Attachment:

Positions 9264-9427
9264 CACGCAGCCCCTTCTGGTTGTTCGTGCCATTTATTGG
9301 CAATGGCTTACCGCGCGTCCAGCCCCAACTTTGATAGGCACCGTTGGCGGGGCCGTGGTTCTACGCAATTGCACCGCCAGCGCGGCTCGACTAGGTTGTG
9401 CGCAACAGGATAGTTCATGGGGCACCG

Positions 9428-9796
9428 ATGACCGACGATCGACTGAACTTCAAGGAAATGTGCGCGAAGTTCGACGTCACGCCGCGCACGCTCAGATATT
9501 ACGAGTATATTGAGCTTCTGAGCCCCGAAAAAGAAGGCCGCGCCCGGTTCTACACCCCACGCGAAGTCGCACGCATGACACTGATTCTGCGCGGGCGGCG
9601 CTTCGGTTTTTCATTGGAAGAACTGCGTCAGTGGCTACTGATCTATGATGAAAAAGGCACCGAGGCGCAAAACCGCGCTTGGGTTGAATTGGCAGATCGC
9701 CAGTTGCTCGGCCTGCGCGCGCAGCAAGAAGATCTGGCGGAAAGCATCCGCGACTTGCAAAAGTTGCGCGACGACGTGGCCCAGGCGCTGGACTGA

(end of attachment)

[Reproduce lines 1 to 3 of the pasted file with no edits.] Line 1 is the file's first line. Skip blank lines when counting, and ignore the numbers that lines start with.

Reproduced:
Positions 9264-9427
9264 CACGCAGCCCCTTCTGGTTGTTCGTGCCATTTATTGG
9301 CAATGGCTTACCGCGCGTCCAGCCCCAACTTTGATAGGCACCGTTGGCGGGGCCGTGGTTCTACGCAATTGCACCGCCAGCGCGGCTCGACTAGGTTGTG